# I S THAT C OIN F AIR ? Section 10.3. DEFINITIONS Null Hypothesis (H 0 ) : claiming that nothing that is out of the ordinary. Alternative Hypothesis (H.

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I S THAT C OIN F AIR ? Section 10.3

DEFINITIONS Null Hypothesis (H 0 ) : claiming that nothing that is out of the ordinary. Alternative Hypothesis (H 1 ): the complement of the null Confidence Interval: the percentage that you use to determine if your hypothesis is true. Most common CIs :.05,.01,.001 If the probability we are trying to prove and even more extreme probabilities add up to be less than the set confidence interval, reject the null

E XAMPLE 1 If a coin is tossed 50 times and less than 20 heads or greater than 30 heads occur, is a person justified in thinking the coin is unfair? Test with a.05 confidence level. H 0 = the coin is fair H 1 = the coin is unfair Binomcdf(50, ½, 19) =.0595 1 – binomcdf(50, ½, 30) =.0595.1189 >.05 Cannot reject null hypothesis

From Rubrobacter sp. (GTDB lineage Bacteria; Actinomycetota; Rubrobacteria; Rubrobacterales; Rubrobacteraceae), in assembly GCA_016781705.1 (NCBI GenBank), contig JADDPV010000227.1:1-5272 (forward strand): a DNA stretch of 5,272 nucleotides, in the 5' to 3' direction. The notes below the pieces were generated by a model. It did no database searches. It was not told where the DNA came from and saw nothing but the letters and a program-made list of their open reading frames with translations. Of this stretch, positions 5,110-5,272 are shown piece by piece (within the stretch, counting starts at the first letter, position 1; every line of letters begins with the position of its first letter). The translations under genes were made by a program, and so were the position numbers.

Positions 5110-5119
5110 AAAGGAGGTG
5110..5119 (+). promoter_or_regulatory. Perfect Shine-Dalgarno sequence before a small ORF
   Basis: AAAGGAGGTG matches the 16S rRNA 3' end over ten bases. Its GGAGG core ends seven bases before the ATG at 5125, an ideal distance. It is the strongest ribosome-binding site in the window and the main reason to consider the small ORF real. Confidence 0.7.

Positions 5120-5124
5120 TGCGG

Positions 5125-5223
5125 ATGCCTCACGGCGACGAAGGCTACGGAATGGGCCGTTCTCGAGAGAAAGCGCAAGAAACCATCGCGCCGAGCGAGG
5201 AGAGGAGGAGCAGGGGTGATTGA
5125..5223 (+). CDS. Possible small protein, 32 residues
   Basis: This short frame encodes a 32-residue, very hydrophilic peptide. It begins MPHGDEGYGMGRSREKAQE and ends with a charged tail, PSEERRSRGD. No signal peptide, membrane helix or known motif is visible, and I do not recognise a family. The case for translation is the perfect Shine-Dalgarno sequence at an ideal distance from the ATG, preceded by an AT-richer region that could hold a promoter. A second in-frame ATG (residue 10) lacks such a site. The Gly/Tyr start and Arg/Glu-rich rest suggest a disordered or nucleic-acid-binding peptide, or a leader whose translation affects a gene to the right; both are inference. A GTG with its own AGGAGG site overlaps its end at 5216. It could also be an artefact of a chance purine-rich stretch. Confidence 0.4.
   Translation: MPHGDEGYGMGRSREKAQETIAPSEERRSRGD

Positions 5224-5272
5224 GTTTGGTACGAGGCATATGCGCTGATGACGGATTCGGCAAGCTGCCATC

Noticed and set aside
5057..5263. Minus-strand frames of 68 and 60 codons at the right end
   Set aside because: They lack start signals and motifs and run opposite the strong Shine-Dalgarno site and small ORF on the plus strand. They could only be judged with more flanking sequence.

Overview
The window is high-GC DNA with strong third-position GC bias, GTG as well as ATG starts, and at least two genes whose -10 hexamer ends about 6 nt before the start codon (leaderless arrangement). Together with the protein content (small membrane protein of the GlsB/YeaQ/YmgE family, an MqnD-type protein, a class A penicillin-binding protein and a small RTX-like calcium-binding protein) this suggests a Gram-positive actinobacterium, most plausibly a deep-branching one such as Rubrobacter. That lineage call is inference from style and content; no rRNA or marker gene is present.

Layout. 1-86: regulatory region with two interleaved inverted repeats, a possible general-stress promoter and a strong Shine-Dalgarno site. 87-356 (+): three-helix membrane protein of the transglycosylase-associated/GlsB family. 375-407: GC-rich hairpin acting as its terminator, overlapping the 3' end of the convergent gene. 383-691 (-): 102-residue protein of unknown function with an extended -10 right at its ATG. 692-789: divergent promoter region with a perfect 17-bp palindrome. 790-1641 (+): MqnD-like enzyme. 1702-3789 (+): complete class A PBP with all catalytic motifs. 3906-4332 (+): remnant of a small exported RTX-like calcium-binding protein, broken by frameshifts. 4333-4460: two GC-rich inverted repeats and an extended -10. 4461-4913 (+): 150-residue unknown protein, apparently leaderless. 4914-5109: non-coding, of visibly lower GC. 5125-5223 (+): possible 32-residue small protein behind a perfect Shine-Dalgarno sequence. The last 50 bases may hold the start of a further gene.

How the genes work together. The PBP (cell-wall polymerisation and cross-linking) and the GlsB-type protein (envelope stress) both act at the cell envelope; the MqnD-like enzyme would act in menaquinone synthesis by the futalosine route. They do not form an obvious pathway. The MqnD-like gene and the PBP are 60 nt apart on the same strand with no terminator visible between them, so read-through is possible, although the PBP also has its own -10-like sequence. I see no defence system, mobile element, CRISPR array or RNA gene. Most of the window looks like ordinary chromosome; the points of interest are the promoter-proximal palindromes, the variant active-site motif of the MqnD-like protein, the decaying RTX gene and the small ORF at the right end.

E XAMPLE 2 A coin is tossed 5 times and 5 heads occur. At the.05 level, test the hypothesis that the coin is fair. H 0 = the coin is fair H 1 = the coin is biased Find the probability that either 5 heads occur or 5 tails occur. 2 * binompdf(5, ½, 5).0625 Since.0625 >.05, we cannot reject the null

E XAMPLE 3 Tickets for two concerts went on sale at the same time. Of the first 30 tickets sold, 12 were for the first concert and 18 for the second. Is the concert hall manager justified in thinking that many more tickets will be sold for the second concert? H 0 = there is an equal probability for each of the concerts H 1 = the second concert will sell more tickets binomcdf(30, ½, 12).1808 Since.1808 >.05; cannot reject

H OMEWORK Pages 645 – 646 1 – 6, 11, 12

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